“This includes continuing to take part in those specific policies and programmes which are greatly to the UK and the EU’s joint advantage, such as those that promote science, education and culture – and those that promote our mutual security.” The last bit was a significant shift from January, when may issued a dark threat that she could withdraw security and intelligence cooperation if she didn’t get the deal she wanted. Today she said: “The United Kingdom is unconditionally committed to maintaining Europe’s security.” Unconditionally is not a word May used much today so that mattered.
4. MOVING ON FREEDOM
Labour had a point when it crowed today that May had signed up to its own Brexit plan: staying in the single market and customs union for a transition period, while still going ahead with a formal Brexit on March 31 2019.
Yet on immigration, May seemed to be even more liberal than Labour, confirming explicitly for the first time that freedom of movement of EU migrants would continue in the transition period. She added the sop to her party that those who wanted to work her would have to be ‘registered’, but that is unlikely to upset business which desperately needs labour to pick our fruit, staff our hotels and fill our coffee cups.
What was signally absent today was any hint of the visa scheme leaked earlier this month with curbs on skilled and unskilled migrants workers. As her Cabinet ensures she finely calibrates all her moves to keep them united, May has limited freedom of movement politically but has clearly squared off her colleagues on free movement.
It remains to be seen how the public react. Lots of polls suggest that even Leave voters don’t mind skilled migration as long as its scale is controlled.
5. CITIZENSHIP HIP HOORAY
On EU nationals’ rights to live in the UK, May was perhaps at her most clear in her wish to help Barnier. She said “one of my first goals in this negotiation to ensure that you can carry on living your lives as before. I am clear that the guarantee I am giving on your rights is real”.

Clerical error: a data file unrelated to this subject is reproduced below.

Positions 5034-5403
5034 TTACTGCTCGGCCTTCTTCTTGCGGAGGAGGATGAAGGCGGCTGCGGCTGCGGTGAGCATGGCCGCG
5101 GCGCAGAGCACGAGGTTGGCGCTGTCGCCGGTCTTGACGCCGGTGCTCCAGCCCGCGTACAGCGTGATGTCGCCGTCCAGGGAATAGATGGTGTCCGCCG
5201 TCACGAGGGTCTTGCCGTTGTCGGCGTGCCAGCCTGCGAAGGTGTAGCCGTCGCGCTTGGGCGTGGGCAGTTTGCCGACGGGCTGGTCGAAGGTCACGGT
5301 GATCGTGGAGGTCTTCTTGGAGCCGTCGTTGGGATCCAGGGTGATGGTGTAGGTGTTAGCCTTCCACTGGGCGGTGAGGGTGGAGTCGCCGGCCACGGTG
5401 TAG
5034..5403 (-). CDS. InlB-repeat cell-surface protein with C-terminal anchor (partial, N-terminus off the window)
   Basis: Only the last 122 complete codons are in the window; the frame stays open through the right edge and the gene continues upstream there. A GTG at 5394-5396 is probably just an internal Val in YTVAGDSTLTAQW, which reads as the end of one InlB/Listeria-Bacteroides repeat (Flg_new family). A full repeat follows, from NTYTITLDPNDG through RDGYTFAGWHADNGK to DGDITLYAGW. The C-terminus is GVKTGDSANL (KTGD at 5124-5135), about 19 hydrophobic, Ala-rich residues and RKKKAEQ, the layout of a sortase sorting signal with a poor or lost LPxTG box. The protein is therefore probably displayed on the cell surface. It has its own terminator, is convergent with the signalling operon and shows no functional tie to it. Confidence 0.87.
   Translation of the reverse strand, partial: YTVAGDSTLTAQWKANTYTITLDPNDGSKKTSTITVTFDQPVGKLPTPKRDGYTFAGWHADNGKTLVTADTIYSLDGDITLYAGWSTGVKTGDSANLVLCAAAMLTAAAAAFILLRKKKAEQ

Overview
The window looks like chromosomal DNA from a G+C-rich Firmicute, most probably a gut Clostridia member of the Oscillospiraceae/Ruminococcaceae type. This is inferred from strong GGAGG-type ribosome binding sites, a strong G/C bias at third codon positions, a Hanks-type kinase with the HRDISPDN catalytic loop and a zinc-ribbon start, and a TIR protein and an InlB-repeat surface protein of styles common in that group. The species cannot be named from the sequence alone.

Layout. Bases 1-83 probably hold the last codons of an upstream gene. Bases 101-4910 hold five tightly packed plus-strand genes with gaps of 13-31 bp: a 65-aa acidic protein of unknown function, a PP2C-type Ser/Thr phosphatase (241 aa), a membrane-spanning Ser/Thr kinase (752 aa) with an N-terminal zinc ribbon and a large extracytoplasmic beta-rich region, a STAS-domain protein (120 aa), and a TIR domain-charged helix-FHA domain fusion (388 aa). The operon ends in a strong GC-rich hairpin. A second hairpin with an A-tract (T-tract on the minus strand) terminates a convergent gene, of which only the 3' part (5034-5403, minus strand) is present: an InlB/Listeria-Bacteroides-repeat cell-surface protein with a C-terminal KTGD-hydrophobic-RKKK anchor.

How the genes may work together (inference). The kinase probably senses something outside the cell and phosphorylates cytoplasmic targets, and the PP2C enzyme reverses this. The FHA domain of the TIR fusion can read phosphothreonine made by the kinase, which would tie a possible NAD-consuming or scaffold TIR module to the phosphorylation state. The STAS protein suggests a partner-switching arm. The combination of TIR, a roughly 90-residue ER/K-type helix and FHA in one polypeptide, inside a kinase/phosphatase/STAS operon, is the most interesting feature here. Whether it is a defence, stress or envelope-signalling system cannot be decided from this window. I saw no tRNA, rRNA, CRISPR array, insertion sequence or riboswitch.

Many Brexiteers are passionate about this issue and have long felt May made a mistake in not making the rights of EU nationals clearer earlier. She could have said all this soon after becoming PM and may have won not just goodwill in Brussels but also some invaluable momentum.
May’s wording on the legality of citizens’ rights was telling too, offering to “incorporate our agreement fully into UK law and make sure the UK courts can refer directly to it”. Crucially, she added that she wanted UK courts to be able to “take into account the judgments of the European Court of Justice with a view to ensuring consistent interpretation”.
This may well be a hybrid court with UK and ECJ judges and many think compromise is perfectly possible. As one minister Dominic Raab once said, the UK would want to ‘keep half an eye on’ ECJ judgements.
And on the specific issue of the rights of those in Ireland and Northern Ireland, a key precondition of Brussels for any breakthrough, May was at her most conciliatory, saying there would be no ‘physical’ border. Here, she accepts compromise means the UK can’t ‘take back’ complete control of its borders. And it offers hope that similarly complex issues can be negotiated without rancour. Today, May took some small steps towards bigger deals, but she’ll need to start sprinting soon. The Brexit clock is still ticking, regardless of the transition.